The fall of hair or alopecia can be frustrating for both men and women. The more hair loss, the harder it is to accept; the good news is that there is almost always a reason that can be remedied (or at least help reduce hair loss).
The origin of hair loss can be attributed to one or several factors, including stress, sudden weight loss, or poor nutrition.
Do you think you're losing more hair than usual?
A curious fact that many people probably don't know is that it's normal to lose between 50 and 100 hairs a day. Even in winter, this number may slightly increase, and there's no need to be alarmed. If you start noticing that you're losing more hair than usual, it's ideal to consult a dermatologist.
Before considering possible treatments, we need to assess whether we're dealing with physiological hair loss or a pathological case, meaning it's a symptom of an illness or disorder. Below, we'll look at some of the most common causes.
Physical or Emotional Stress
A situation of stress or physical trauma (for example, an accident) can lead to hair loss. In these cases, treatment is usually not necessary, as it may resolve over time. It's recommended to prioritize a good diet, exercise, and, if possible, avoid stressful situations.
In these cases, it's called androgenetic alopecia, which usually starts in one's 20s or 30s. The hair becomes sparser and finer, and it becomes more noticeable on the top of the head. Although androgenetic alopecia can also be due to hormonal factors.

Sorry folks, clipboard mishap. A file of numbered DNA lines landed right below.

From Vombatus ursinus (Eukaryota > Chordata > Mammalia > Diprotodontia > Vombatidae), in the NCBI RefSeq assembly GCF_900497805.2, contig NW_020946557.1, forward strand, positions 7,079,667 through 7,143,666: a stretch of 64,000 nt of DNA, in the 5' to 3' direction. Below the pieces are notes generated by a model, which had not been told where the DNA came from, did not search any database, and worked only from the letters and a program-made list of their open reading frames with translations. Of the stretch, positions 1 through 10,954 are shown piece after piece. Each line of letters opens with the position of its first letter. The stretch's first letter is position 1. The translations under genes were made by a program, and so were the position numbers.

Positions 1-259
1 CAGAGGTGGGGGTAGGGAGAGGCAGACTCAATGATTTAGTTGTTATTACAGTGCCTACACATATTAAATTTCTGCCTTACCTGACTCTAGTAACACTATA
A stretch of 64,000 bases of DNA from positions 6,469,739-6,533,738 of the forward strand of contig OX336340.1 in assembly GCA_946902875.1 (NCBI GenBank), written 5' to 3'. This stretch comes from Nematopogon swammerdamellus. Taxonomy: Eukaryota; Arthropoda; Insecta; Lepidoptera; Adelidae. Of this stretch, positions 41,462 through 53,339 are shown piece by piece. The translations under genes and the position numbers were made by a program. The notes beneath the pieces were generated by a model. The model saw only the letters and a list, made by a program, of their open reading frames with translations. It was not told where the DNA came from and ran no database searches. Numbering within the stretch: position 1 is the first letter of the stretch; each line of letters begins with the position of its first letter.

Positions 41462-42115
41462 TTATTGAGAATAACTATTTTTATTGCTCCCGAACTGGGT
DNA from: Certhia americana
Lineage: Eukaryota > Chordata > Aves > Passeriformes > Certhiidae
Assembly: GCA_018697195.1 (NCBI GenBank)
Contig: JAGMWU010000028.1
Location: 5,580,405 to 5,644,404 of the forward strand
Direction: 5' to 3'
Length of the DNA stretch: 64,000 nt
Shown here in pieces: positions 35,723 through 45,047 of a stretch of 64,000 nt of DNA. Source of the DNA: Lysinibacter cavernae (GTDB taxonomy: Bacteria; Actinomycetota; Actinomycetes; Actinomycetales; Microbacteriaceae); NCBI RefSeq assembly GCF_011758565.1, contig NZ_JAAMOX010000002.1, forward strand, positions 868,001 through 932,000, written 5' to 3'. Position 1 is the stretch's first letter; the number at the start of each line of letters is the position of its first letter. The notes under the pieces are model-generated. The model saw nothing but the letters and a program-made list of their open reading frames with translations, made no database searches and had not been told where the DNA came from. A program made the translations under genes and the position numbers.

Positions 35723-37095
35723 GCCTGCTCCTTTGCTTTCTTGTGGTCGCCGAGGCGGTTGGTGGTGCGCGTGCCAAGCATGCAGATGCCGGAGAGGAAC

A very common cause of hair loss in women. During pregnancy, estrogen levels (hormones that keep hair in the growth phase) increase. During this stage, some women may notice an increase in hair thickness and growth. After childbirth, hormone levels drop, and hair loss may occur in the following months. It's normal for the hair cycle to recover once this period has passed.
Changing birth control pills or discontinuing them can also directly affect hair loss. In these cases, it's best to consult a gynecologist. Hormonal changes during menopause can also cause the same effect.
Diet and Nutrients
A poor diet with a lack of essential nutrients can lead to hair loss and reduced density. Most of the time, this is due to a deficiency in certain vitamins and minerals, primarily due to iron deficiency. It's important to consult a specialist who can recommend the best treatment for each case, both for maintaining a healthy diet and caring for your hair.
An inadequate diet, even some 'miracle diets' designed for rapid weight loss, can be very detrimental to health and can also cause hair loss.
There are various nutrients that promote hair health, such as vitamin C, vitamin A, iron, copper, zinc, biotin, or folic acid. There are supplements that can help prevent hair loss, but it's advisable to maintain a diet that includes these nutrients naturally.
Vitamins for Hair
Dietary supplements for hair are a great help in incorporating all these nutrients and vitamins if we have deficiencies in our diet. A good example is Hair & Nails from Matcha & CO, specifically designed to prevent hair loss, strengthen hair and nails, and increase density, volume, and shine. It's a multivitamin complex combined with Biotin, L-Cystine, Minerals, Iron, and Matcha. It contains vitamins B1, B2, B3, B5, B6, B12, C, D3, and E.
Matcha tea is rich in catechins, which help reduce dihydrotestosterone (DHT), responsible for hair loss. It strengthens hair roots (follicles) and improves hair hydration, reducing split ends. Matcha also strengthens and eliminates yellowing of the nails.